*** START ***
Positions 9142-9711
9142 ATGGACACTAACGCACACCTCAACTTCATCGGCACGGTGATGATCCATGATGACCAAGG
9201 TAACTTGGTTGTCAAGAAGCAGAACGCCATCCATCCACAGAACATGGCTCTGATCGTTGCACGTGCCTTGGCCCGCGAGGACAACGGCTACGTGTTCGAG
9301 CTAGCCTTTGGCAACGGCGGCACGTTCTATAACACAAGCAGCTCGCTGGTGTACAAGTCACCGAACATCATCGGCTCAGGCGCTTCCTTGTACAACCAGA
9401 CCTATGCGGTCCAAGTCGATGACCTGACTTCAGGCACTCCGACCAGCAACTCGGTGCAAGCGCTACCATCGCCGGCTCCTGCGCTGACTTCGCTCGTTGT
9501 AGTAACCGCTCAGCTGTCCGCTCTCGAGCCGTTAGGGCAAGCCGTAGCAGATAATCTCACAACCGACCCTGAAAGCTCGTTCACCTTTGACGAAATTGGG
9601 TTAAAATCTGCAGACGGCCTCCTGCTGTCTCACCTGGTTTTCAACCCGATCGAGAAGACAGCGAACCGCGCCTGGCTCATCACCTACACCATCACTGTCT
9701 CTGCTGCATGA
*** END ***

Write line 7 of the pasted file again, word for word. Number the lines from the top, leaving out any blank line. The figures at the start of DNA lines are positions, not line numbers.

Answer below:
9601 TTAAAATCTGCAGACGGCCTCCTGCTGTCTCACCTGGTTTTCAACCCGATCGAGAAGACAGCGAACCGCGCCTGGCTCATCACCTACACCATCACTGTCT